We are gathered here this silent and holy night, to remember, to give thanks for, and to celebrate God’s gift of rest for us in the incarnation and birth of His Son, our Lord and Savior Jesus Christ. Jesus is God’s Sabbath rest and peace incarnate, in human flesh and blood, as our brother, as our Bridegroom, as our Redeemer, our Savior, our Lord, and our God.
Jesus is your comfort and your peace. He is God’s pledge that your warfare with Him is ended, that He has given you double in grace for your sins in His Word made flesh, Jesus Christ. Therefore, you may rest from your labors, you may rest from your striving to earn His favor or to work off your debt to Him. It is forgiven. It is finished. And, there is no need for worry and anxiety, for restlessness and fear, for the LORD your God is the Creator, Redeemer, Re-Creator, and Sustainer of your life, the universe, and everything in it. Not a hair can fall, not a breath can be taken, not a life can be given or taken apart from His will. Therefore, do not give yourself over to the idols and to the false gods of worry, anxiety, and fear. “For to us a child is born, to us a Son is given; and the government shall be upon His shoulder, and His Name shall be called Wonderful Counselor, Mighty God, Everlasting Father, Prince of Peace. Of the increase of His government and of peace there will be no end, on the throne of David and over His kingdom, to establish it and to uphold it with justice and with righteousness from this time forth and forever.”
Soon it will be midnight, literally the middle of the night. God has already acted. God is acting still, for you – always for you. “For the grace of God has appeared, bringing salvation for all people, training us to renounce ungodliness and worldly passions, and to live self-controlled, upright, and godly lives in the present age, waiting for our blessed hope, the appearing of the glory of our great God and Savior Jesus Christ, who gave Himself for us to redeem us from all lawlessness and to purify for Himself a people for His own possession who are zealous for good works.” Tonight Bethlehem, the “House of Bread,” has come to Waverly, Iowa. Be still. Be silent. Stop. God’s Almighty Word incarnate descends to you here at this altar. Only, He does not leave heaven behind this time, but He brings heaven with Him to you, with its angels and archangels, and with all its company. “Veiled in flesh, the Godhead see. Hail the incarnate Deity. Pleased as man with man to dwell, Jesus, our Emmanuel.” Let us enter His Rest together and live in His Peace. Blessed Christmas.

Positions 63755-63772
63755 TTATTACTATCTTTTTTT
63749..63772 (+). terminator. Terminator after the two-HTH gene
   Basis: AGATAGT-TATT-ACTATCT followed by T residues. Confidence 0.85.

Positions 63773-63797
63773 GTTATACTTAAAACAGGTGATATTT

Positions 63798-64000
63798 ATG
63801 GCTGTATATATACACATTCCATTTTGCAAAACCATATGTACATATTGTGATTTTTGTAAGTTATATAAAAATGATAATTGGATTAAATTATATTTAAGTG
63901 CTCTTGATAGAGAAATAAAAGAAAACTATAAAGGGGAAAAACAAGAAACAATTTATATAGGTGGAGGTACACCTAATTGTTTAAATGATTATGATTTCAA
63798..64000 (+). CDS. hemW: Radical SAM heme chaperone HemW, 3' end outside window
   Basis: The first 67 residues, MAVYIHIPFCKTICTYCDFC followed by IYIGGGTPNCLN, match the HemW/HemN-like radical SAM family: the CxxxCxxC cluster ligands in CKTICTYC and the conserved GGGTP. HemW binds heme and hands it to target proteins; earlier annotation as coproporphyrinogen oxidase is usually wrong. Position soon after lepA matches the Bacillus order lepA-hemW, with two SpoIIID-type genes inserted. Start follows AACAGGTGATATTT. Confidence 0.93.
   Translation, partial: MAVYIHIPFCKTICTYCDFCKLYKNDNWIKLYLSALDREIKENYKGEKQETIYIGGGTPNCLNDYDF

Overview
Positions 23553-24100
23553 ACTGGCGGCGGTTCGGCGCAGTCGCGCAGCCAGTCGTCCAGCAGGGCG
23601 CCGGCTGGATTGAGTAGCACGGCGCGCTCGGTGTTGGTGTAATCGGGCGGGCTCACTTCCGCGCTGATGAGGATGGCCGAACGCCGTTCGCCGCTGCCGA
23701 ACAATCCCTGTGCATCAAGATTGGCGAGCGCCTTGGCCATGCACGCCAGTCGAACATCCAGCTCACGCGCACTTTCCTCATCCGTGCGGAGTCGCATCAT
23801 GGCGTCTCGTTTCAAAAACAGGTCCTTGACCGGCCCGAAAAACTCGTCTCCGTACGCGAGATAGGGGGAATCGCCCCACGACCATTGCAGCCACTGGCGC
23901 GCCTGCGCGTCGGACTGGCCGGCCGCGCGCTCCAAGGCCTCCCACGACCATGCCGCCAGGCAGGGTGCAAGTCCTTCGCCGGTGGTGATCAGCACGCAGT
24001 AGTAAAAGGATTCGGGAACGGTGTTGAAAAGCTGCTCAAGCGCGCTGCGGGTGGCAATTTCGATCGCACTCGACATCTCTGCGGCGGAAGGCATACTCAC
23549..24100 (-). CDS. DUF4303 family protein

In the + Name of Jesus. Amen.

Sunday, December 23, 2018

Rorate Coeli - The Fourth Sunday in Advent (Advent 4)

John 1:19-28; Philippians 4:4-7; Deuteronomy 18:15-19

In the Name of the Father and of the + Son and of the Holy Spirit.
“The LORD your God will raise up for you a prophet like me from among you.” “The Lord is at hand.” “Among youstands one you do not know.” “The LORD is nearto all who call on Him.”Do you notice how the unseen, real, and true presence of our Lord nowpermeates our liturgy this day? For the past several weeks you have been exhorted to prepare for His coming. Now, it would seem, you are to contemplate that, not only has He come, but that the Lord is amongst you right now. So, I ask you, do you see Him? Do you hear Him? Do you recognize His presence? If not, then perhaps we should extend Advent a few more weeks. For, indeed, tantamount to your being prepared for His coming on the Last Day is that you recognize and receive Him while He is present among you right now.